This is the bestest James Bond 007 film of the history I ever watched.
The consensus on Daniel Craig's tenure as James Bond so far is that he started out impressively in Casino Royale but wavered in Quantum of Solace. Here, in a Bond specifically tailored for the 50th anniversary of the series, the dangling plot-threads of Casino and Quantum are left in the wind as a more experienced, more damaged hero deals with a villain from his boss's past.
Having rebooted the franchise by depicting Bond's first days with a license to kill in Casino Royale, this picks him up later in his career.
The pre-credits sequence establishes that Sam Mendes - brought in to raise the tone a bit - can handle a fist-fight on top of a train as well as anyone. The boldest hire for this go-round is cinematographer Roger Deakins, who delivers the most impressive visuals this series has had since the 1960s. No one will ever mistake Skyfall for an introspective picture, though Bond's rarely-mentioned dead parents get trottec out in Christopher Nolanesque way which aligns him with all other orphan heroes of current cinema.
The challenge of delivering a series entry is to present the mandatory elements - the credits sequences, the girls, the cars, the locations, the stunts, the villains, the novelty pets, the gadgets - in fresh, surprising ways. Regular screenwriters Neal Purvis and Robert Wade, augmented by John Logan, skate over their MacGuffin with some computerspeak and politicking, then hit all the required notes - with sidebar-friendly anniversary nods to practically every previous Bond film, including the David Niven Casino Royale - while telling a story that doesn't strictly adhere to the umpteenth-remake-of-Dr. No format that wore thin during the Roger Moore-Pierce Brosnan eras. Among other innovations, this is the first Bond really to make use of spectacular British locations, in and out of London, as a plot hatched in exotic places comes home to burn down the Establishment.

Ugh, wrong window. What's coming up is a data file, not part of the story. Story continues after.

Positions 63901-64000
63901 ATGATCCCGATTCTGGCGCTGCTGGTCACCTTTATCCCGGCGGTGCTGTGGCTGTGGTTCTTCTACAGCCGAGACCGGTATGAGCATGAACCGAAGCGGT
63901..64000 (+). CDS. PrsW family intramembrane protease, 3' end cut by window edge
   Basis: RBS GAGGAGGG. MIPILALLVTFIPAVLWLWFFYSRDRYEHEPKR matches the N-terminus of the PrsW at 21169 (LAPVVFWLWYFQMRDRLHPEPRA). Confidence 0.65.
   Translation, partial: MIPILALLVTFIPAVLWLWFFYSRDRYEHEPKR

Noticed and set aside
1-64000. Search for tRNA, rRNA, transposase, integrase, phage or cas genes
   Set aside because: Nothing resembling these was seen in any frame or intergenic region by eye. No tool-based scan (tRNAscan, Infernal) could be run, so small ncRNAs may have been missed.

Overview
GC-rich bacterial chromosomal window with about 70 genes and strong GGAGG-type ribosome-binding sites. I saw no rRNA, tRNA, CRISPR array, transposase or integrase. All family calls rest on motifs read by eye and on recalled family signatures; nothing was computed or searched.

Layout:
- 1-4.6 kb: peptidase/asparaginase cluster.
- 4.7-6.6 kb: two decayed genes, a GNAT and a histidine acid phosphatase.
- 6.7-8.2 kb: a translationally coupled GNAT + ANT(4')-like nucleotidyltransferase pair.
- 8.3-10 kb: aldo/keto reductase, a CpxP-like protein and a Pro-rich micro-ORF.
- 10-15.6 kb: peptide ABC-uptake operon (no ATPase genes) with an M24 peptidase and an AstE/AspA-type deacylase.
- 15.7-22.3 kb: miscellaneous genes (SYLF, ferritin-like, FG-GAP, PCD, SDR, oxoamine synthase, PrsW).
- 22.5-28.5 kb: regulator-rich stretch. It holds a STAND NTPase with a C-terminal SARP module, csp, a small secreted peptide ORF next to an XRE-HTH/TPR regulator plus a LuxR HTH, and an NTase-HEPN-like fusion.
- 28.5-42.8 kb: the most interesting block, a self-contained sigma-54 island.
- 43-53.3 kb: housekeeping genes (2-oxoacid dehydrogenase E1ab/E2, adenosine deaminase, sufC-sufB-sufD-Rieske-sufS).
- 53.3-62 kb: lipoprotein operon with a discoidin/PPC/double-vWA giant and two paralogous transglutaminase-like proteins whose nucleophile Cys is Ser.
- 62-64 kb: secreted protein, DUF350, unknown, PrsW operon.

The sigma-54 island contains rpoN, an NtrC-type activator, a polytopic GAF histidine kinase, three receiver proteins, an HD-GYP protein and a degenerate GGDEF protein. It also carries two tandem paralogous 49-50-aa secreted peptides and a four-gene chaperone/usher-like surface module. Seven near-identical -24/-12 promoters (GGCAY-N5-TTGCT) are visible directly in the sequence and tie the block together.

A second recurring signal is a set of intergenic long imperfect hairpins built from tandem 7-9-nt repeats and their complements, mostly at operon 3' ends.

Craig takes a fall into a surreal credits sequence accompanied by that Adele song, then spends a reel or so as an unshaven, washed-up wreck who can't shoot straight and shows signs of psychological trauma. It's a character stretch Craig manages better than Brosnan's bout with beardiness in Die Another Day, mostly because he gets his chops back - and his chops shaven, in a sexy sequence with fellow agent Eve (Naomie Harris) - with credible effort. It's a reading of the role that comes from the later Fleming novels.
Harris's peppy M16 sniper and Berenice Marlohe's slinky woman of mystery have a few good scenes, but the main Bond girl here is Judi Dench - whose M is harried by bureaucrats who want her to retire, but has to stay in office to cope with her own nightmare legacy. Javier Bardem's villain makes a grand entrance delivering a parable about rats in a barrel, then gets deeper under the hero's skin than any official shrink, prodding him into reflections about his drink and pill dependency and sexual identity which would have made Sean Connery flinch. Silva is a Flemingseque creation - a loathesome foreigner with a hidden deformity - but Bardem adds in a little Hannibal Lecter vibe and even becomes a horror movie slasher for a surprisingly gothic, down-and-dirty climax.
Ralph Fiennes plays it ambiguously as M's political rival, but gets some good scenes late in the day, and there's a reinvention of the role of Q from Ben Whishaw, who is now the spook's computer whiz as well as quartermaster. And Albert Finney brings gravitas to a key role in the home stretch.